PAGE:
A friend and I attended the U2 360-Tour concert Tuesday night in Rice-Eccles stadium. It was a cool night, considering it was May 24th. But the concert was fun and the crowd had a good time. Everyone around me stood for the majority of the concert.
Bono and U2 plugged a variety of causes, principally Amnesity International. But these divergences into international politics didn’t really interfere with the music, and enhanced it for me. There were short video clips of Burma’s most famous dissident, South Africa’s Bishop Tutu, a Sarajevo beauty contest, etc. Before the concert, the screen displayed “real-time” info about the state of the planet, and the corresponding time (of day) in various cities around the world. Anyone who is familiar with Bono’s obsessions knew all this was coming.
Other graphics displayed on the gigantic (360-degree) screen included a woman dancing and being transformed into a variety of interesting geometric configurations (think the start of a James Bond movie), early images of the band, a clip of the astronauts in the space station, and, of course, live images while the band played. And there was that strange cartoon at the end of the show that I didn’t understand.
Small divergences from their own material included using David Bowie’s Space Oddity as an intro, Bono soloing the first verse of Blowing in the Wind, and the crowd singing Happy Birthday to Bob Dylan (his 70th). These were all neatly packaged throughout the show. Bono seemed remarkably healthy after his back operation, and The Edge did great work on the guitar.
The stage looked like a gigantic claw with a tower stuck up the middle. On top of the tower was a large mirror ball which was used at the end of the show. At various times the stage was made to look like a garden, a spaceship, a Christmas tree, or just a wild collection of flashing colors. To put all this together required a cast of hundreds and a large fleet of semis and other assorted vehicles.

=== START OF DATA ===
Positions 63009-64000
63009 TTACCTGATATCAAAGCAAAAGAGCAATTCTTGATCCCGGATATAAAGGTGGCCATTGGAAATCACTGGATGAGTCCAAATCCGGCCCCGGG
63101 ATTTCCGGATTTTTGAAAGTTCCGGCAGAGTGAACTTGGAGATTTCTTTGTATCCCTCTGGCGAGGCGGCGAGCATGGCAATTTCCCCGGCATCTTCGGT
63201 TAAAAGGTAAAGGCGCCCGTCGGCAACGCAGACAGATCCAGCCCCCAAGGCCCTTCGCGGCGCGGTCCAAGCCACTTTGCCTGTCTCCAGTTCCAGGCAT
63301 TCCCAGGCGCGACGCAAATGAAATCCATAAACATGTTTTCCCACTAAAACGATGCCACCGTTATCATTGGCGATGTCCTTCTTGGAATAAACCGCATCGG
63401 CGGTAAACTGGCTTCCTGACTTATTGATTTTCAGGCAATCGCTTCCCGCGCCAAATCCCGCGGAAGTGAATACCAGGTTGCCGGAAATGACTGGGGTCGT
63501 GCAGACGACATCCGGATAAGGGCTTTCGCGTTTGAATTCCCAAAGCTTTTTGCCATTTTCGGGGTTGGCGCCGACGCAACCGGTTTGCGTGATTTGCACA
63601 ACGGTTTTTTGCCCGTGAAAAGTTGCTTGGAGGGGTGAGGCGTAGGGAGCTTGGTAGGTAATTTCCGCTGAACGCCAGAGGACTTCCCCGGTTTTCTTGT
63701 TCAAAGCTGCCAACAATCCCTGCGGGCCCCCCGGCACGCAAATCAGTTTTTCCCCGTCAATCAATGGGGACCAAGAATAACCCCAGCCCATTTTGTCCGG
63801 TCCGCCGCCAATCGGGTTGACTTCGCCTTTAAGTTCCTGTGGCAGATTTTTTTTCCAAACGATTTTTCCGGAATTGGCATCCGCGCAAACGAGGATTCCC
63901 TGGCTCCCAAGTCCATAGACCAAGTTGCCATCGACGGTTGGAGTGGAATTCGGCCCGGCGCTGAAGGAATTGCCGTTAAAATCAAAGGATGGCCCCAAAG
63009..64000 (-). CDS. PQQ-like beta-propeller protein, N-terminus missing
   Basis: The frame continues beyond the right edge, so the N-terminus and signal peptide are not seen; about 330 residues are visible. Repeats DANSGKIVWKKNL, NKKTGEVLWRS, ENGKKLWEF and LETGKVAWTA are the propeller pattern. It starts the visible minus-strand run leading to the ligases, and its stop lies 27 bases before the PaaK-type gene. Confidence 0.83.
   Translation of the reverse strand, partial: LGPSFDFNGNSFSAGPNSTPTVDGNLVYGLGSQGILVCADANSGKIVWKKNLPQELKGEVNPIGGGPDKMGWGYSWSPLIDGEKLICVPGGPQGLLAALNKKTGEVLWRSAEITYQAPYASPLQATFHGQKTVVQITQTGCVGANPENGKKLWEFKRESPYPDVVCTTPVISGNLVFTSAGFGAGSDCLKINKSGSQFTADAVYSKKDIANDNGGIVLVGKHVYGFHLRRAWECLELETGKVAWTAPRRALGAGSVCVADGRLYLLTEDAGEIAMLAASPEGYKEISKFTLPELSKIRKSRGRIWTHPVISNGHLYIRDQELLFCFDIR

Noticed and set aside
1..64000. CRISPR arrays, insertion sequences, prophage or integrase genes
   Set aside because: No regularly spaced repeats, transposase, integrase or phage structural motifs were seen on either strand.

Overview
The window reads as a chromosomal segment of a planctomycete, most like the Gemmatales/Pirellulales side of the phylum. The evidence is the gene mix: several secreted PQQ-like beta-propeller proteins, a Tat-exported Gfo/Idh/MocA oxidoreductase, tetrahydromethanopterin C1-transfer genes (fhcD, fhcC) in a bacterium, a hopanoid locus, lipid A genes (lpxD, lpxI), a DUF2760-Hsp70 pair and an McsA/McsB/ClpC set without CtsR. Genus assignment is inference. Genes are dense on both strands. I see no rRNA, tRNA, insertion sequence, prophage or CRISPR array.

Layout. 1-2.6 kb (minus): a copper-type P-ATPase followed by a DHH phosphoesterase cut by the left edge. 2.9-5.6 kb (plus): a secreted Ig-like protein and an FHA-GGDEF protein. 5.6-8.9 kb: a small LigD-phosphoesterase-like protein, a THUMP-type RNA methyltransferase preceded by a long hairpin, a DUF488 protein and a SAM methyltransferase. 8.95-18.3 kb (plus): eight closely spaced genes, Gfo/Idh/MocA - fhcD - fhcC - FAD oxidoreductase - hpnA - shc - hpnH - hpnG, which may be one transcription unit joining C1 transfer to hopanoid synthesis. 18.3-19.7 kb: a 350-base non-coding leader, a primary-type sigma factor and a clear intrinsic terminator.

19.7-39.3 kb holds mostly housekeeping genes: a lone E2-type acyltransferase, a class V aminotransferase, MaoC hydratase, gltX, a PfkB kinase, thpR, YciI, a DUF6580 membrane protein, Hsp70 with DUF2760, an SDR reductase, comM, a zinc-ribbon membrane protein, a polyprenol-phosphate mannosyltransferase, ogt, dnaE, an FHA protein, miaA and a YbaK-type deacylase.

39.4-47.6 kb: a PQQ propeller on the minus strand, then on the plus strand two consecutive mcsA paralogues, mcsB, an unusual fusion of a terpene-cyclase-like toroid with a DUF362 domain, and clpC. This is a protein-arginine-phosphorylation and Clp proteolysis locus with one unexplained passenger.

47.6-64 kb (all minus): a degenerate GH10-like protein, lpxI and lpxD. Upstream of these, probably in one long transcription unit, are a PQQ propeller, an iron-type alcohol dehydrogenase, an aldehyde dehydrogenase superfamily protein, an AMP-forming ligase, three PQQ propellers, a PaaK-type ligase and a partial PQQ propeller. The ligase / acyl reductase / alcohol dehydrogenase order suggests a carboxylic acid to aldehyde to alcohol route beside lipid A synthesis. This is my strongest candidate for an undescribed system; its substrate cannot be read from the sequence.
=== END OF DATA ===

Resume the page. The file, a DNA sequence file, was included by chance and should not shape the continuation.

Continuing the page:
I need to make one comment about Bono’s causes. I travel to Africa frequently and enjoy Uganda immensely. His support for Africa is greatly appreciated. But there seems a strange disconnect between the money spent to mount this type of concert, and the need in developing countries. I wonder if the money could be better spent. I almost felt guilty attending the concert. ALMOST.
However, having said that, I greatly enjoyed the concert. It was good fun.
I’m 66, and my introduction to U2 was through my son who will soon be 40. A couple of years ago, my family and I watched the U2 concert film at the local IMAX theater. It was filmed during performances in Brazil and Argentina. It represents a great companion piece to one of U2’s live concerts.